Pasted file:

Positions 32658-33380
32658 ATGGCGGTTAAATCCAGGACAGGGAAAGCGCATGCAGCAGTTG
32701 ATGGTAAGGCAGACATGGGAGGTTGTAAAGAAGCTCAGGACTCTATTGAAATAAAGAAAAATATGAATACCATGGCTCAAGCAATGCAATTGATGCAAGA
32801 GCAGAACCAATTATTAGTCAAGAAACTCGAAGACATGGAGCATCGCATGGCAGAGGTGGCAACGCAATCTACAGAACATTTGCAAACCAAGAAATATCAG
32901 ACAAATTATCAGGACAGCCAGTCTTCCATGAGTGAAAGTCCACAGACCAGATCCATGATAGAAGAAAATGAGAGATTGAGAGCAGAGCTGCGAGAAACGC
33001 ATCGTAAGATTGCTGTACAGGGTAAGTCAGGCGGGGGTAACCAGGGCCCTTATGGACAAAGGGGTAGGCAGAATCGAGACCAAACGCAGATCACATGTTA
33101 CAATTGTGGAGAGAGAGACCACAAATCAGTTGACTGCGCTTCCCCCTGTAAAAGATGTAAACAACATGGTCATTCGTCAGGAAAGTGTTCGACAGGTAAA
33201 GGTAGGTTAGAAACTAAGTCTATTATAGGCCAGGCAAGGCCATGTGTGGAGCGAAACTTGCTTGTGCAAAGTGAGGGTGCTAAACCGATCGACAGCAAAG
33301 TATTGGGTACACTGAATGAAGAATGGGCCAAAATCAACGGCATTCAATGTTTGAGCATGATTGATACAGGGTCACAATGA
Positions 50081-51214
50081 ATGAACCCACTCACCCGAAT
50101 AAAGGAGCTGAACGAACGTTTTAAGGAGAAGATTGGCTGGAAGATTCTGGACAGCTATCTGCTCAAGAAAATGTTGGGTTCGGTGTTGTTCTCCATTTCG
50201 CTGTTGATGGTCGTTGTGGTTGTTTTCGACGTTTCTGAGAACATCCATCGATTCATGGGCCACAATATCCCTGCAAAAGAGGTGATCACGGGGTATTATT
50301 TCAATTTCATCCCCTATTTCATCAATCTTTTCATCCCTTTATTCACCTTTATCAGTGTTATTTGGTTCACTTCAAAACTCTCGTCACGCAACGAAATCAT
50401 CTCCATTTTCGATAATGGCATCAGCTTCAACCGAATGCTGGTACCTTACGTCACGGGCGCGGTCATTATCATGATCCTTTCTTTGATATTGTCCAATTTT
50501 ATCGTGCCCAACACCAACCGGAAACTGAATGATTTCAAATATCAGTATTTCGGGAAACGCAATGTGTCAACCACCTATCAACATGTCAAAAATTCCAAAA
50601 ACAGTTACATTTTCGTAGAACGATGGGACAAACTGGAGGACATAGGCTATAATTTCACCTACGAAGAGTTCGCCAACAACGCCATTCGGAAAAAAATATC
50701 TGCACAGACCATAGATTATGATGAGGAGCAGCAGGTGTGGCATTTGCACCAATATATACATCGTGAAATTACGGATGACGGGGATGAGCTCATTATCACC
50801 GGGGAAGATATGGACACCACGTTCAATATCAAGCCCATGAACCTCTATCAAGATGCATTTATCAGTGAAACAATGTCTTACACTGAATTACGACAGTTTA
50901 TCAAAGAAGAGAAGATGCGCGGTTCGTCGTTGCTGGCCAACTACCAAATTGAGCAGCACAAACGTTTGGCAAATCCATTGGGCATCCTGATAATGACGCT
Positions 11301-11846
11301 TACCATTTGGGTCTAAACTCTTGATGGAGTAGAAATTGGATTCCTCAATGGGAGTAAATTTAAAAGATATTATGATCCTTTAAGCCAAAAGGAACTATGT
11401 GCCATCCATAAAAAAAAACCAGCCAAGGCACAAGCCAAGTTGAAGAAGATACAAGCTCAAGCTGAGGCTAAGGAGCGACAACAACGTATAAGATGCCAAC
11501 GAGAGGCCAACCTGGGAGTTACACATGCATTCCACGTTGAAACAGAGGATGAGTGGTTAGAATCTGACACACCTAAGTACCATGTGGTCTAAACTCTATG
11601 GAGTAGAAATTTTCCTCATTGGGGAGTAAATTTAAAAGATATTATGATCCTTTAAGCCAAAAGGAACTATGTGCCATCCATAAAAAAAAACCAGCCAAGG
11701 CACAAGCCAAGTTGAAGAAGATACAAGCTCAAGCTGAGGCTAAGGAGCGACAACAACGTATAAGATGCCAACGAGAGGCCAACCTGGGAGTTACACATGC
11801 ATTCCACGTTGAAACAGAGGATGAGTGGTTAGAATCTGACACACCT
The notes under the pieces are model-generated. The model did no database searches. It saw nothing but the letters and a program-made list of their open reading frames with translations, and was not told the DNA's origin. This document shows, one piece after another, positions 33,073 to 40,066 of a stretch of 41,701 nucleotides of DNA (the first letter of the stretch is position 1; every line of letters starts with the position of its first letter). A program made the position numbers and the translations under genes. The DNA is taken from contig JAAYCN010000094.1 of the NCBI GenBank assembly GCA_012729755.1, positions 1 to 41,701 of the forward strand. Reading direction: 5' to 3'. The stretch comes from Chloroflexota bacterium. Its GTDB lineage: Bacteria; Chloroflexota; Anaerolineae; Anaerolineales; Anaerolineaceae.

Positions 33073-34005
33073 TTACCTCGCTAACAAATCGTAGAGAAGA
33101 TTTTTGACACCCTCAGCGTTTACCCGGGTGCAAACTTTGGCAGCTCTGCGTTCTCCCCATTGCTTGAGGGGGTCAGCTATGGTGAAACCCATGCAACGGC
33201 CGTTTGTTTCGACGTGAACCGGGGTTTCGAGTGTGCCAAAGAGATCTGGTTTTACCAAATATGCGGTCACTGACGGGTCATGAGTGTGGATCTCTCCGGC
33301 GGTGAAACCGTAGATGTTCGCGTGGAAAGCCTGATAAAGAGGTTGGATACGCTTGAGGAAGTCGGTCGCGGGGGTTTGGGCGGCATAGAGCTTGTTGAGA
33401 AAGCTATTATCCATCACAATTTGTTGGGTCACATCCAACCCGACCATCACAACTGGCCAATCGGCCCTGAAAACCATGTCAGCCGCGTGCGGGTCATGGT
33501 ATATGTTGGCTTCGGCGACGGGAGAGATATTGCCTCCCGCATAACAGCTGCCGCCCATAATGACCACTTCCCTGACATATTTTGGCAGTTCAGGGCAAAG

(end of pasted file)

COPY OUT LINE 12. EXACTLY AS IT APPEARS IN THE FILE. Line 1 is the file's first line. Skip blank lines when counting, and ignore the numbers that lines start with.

50101 AAAGGAGCTGAACGAACGTTTTAAGGAGAAGATTGGCTGGAAGATTCTGGACAGCTATCTGCTCAAGAAAATGTTGGGTTCGGTGTTGTTCTCCATTTCG